After operating in Berkeley for almost 75 years, Reid’s Records will close this fall.
Owner Diara Reid told Berkeleyside Monday that she plans to close the store on Oct. 19. She posted a “For Rent” sign outside of its Sacramento Street location back in December.
Opened in 1945, Reid’s Records is California’s oldest record shop as well as one of the few remaining black-owned businesses in Berkeley. It lasted through decades of ups and downs, and outlived megastore competitors like Tower Records and Leopold’s. But Reid says that her store couldn’t beat the effects of technology and Bay Area gentrification.
“The African-American community we served for 75 years doesn’t exist here anymore,” she said on Monday. “No one buys CDs anymore. Today I made four sales and we’re not talking $100 sales. So it’s time to call it a day.”
A new market known as ‘race records’
Years before she was known as “the nation’s oldest park ranger,” Betty Reid Soskin, Diara Reid’s mother, opened Reid’s Records with her then husband, Mel Reid, in the basement of their duplex at 3101 Sacramento St.. The music-loving couple — who came together while growing up in the East Bay — had the bright idea to sell “race records” to the Bay Area’s African-American population, which ballooned during World War II.
“Mel met a man, a wonderfully kind man, Aldo Musso,” Betty told the East Bay Express in 1988. “Mr. Musso had a jukebox route, and he brought Mel in to show him the business ‘cause Mel wanted to go into business for himself when the war ended. He was going to have a black jukebox route.”
Instead of starting a route supplied by local distributors like Bob Chatton, Mel continued to work odd jobs so he could buy records, which Betty sold through a window in their garage. They were one of three stores in the area that sold popular records by black artists, and they found real success by being the first to advertise their wares: when blues shouter Wynonie “Mr. Blues” Harris released his first 78, “Around The Clock Blues,” the Reids bought time on KRE to play the song and inform listeners that they could buy it from them.
“That very day,” Betty recalled to the EBX, “people were lining up in front of the place to buy that record. We sold ‘em by the box. That launched the shop.”
A hub for gospel music
Reid’s Records didn’t sell much gospel until Mel’s uncle, Paul Reid, started a gospel show on KRE called “Gospel Gems.” Because of the show, Paul became the Bay Area’s leading gospel DJ. He also became a promoter, booking artists like the Staple Singers, Blind Boys of Mississippi, and a teenage Aretha Franklin at the Oakland Auditorium.
With his uncle acting as a fulcrum in the gospel world, Mel had the inside line on what would break big in the gospel scene and stocked his store accordingly. Before long, Reid’s Records moved into a storefront next door to Reids’ duplex and it became the biggest dealer of gospel records in the state.
The gospel clientele would be the store’s saving grace years later when local, white-owned stores began filling out their stock with the blues records Reid’s had monopolized for so long. Reid’s tried to compete by embracing the hippie culture of the late ‘60s. But the water pipes and blacklight posters didn’t sell; they were stolen. By the early ‘70s, Mel was struggling to keep the doors open.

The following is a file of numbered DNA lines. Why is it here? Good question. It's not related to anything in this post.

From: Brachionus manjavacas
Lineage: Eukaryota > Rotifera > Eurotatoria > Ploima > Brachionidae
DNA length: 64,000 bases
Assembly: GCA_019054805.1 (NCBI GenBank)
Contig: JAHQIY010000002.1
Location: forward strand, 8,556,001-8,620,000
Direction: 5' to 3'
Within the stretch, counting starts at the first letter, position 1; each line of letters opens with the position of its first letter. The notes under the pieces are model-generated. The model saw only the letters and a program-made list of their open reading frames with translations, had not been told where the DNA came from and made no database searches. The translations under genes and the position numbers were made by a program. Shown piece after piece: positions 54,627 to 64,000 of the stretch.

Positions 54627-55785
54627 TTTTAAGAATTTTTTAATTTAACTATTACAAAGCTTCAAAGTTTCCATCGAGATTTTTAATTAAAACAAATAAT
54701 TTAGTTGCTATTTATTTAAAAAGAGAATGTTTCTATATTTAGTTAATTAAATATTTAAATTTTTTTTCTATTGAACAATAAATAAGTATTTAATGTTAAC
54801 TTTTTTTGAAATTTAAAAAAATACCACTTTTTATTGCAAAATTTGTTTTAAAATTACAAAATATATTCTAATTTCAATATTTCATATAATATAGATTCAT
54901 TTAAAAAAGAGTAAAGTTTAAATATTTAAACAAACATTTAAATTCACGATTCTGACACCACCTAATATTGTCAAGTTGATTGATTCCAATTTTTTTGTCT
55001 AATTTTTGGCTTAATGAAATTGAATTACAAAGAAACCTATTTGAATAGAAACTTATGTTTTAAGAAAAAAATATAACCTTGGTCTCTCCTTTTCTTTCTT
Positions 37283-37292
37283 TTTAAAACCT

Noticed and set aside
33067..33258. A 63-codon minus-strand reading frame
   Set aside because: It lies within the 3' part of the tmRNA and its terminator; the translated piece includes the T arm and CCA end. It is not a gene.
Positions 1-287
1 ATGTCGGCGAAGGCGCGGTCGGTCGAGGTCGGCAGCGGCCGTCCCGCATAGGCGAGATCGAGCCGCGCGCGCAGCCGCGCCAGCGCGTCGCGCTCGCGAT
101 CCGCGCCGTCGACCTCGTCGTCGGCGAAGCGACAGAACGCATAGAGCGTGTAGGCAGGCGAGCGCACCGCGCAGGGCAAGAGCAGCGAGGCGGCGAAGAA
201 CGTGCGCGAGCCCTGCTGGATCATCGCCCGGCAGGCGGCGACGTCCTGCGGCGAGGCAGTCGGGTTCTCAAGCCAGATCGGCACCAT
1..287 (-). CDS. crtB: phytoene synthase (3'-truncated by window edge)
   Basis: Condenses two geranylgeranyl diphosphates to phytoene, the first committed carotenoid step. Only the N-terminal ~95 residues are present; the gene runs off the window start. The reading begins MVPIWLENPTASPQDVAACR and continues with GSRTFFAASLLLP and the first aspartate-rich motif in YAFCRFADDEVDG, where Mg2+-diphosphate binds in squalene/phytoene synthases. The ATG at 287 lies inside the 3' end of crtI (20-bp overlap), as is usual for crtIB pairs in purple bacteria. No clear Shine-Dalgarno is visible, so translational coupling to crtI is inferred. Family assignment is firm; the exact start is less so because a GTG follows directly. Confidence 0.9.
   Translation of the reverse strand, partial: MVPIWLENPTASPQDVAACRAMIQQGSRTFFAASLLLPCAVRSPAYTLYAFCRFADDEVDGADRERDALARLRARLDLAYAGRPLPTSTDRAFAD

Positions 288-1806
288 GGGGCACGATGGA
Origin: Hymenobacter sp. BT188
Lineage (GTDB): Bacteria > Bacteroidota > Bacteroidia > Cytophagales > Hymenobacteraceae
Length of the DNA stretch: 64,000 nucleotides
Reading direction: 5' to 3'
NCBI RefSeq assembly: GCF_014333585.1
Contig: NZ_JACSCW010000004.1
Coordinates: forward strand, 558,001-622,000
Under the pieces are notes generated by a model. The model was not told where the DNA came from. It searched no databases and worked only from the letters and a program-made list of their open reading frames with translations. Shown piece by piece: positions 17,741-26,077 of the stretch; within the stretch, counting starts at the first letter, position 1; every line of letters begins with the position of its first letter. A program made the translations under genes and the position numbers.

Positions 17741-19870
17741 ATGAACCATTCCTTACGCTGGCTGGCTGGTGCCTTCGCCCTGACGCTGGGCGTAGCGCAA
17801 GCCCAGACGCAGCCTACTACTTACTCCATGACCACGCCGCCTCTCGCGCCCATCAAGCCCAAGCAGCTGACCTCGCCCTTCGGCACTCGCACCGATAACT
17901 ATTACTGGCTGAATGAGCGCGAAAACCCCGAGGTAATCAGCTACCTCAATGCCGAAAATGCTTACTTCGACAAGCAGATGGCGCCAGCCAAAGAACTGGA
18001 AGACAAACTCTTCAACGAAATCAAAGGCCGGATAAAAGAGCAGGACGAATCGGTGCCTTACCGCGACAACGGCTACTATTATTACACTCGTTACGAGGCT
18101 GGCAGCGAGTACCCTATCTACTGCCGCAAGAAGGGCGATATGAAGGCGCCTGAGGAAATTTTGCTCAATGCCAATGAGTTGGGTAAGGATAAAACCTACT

Despite having divorced Mel and remarried, Betty took over the shop in 1978 after she found her ex-husband in a coma in the back of the store. Right away she ditched the drug paraphernalia and focused on what her best customers wanted most: gospel. The store was still seen as the place to find it.
“What I found was a paradox; on the one hand a total failure and on the other, a neighborhood institution that had developed a life of its own,” Betty said.
Over the next few decades, Reid’s Records evolved into the one-stop-shop for all things gospel — be it the newest releases, choir robes or tambourines. The renewed focus didn’t make the family millionaires, but it kept the store alive.
“The gospel scene is gone… Local people don’t appreciate it. They’re like, ‘I can go to church to hear you sing for free.’”
— Diara Reid
Years later, when Betty passed over ownership to Diara — then David — Reid tried to tap into what made it into a gospel institution: gospel concerts. Reid started promoting shows at the Richmond Auditorium that featured the genre’s biggest names, like Shirley Caesar and Lee Williams and the Spiritual QC’s. To her horror, the crowds didn’t come out for the shows like Diara expected.
“The gospel scene is gone. It’s been gone,” Reid said. “Local people don’t appreciate it. They’re like, ‘I can go to church to hear you sing for free.’”
Reid said what’s destroyed the Bay Area gospel scene, and moreover the local African-American community, is gentrification, which she equates to previous issues like the crack epidemic. Over the years her customer base moved away, and now she finds people coming into the store more to reminisce than to buy anything. Even worse is the response she’s received since she put up the “For Rent” sign. More people call to ask when the store is closing rather than asking how to help, which makes her feel like a carcass being picked over, she said.
“There’s no black culture left here and this used to be a black enterprise zone. It used to be where black people thrived,” Diara said. “Now I can count how many black neighbors I have on one hand. All we have left is the Byron Rumford statue in the middle of the street. ”